It's been about three years since the last DVD release, but four more late-period Charlie Chan mysteries from Monogram Studios are coming to DVD in a couple of weeks (August 6th), courtesy of Warner Home Entertainment's latest Charlie Chan Collection

I've never seen any of these four particular crime capers - Shadows Over Chinatown, Docks Of New Orleans, Shanghai Chest and The Golden Eye - which were produced on a shoestring by the legendary Poverty Row studio, but as an unrepentant B-mystery & Chan fan, I'm looking forward to adding them to my collection. (Even if three of them star the somnambulant Roland Winters, by far the least-interesting of the actors who portrayed the Honolulu detective.)

They're arriving right in the nick of time, too, as I've just finished watching the last of the Falcon mysteries, starring Tom Conway, and produced by RKO, and I'll be needing some fresh material for my nightly Late Movies.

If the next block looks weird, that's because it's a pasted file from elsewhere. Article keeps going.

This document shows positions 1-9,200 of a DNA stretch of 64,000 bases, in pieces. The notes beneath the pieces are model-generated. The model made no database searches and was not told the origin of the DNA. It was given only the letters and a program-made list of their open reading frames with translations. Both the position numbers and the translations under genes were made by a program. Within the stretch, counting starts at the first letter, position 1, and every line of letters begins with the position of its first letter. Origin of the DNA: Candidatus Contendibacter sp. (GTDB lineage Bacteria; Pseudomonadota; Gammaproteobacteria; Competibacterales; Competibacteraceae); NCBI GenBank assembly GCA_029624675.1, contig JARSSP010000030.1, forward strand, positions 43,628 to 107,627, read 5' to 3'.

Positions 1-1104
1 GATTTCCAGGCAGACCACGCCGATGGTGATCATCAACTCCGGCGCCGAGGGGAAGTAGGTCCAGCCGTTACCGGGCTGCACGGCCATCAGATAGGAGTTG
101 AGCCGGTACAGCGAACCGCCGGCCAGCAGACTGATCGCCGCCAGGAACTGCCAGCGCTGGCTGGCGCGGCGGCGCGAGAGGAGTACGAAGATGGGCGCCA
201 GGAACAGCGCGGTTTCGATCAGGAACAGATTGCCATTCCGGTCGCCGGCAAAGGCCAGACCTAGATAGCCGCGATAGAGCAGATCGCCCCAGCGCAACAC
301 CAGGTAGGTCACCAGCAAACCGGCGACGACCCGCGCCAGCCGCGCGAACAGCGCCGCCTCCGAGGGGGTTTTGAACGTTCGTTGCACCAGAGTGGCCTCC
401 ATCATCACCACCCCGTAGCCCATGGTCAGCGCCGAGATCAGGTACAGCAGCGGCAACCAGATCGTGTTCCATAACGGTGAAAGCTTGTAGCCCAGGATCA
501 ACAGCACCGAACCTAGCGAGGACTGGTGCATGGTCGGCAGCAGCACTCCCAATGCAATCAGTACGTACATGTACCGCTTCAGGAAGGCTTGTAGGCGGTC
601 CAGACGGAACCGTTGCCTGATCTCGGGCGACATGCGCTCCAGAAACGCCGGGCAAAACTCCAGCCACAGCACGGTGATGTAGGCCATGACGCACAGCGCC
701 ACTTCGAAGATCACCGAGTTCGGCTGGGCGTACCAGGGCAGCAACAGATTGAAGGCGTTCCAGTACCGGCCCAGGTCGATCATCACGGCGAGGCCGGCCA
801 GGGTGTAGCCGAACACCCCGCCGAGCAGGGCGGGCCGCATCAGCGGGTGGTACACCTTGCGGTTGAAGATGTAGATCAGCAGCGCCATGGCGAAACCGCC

Pre-order from Amazon: Charlie Chan: Collection

Thursday, July 25, 2013

The Boy Of Steel

The fine folks at Warner Archive have recently released the third season of the 1989-1992 syndicated (The Adventures of) Superboy television series on manufactured-on-demand DVD. I've written about the series here on the blog before, so you already know that I'm a fan of the show. I dig it's Silver Age-styled stories (the writers understood Kal El's character a lot better than his current corporate and creative custodians, that's for sure) -- honestly, I'd rather watch this show over Smallville any day.

The third season was - as I recall - the best, with college students Clark Kent (Gerard Christopher) and Lana Lang (Stacy Haiduk) going to work as interns for a government agency known as the Bureau For Extranormal Matters. The tone (and cinematography) of the series got a lot darker (probably influenced, like the prime-time Flash series of the same vintage, by the success of Tim Burton's Batman the year before), and the stories were a lot more interesting, including a few where Superboy travels to alternate Earths and discovers different paths he could have taken - in one, he's killed Lex Luthor (Sherman Howard) and in another, he rules the Earth as the tyrannical "Sovereign." He also encounters an adult version of himself, played by Ron Ely (TV's Tarzan and the big screen's Doc Savage)!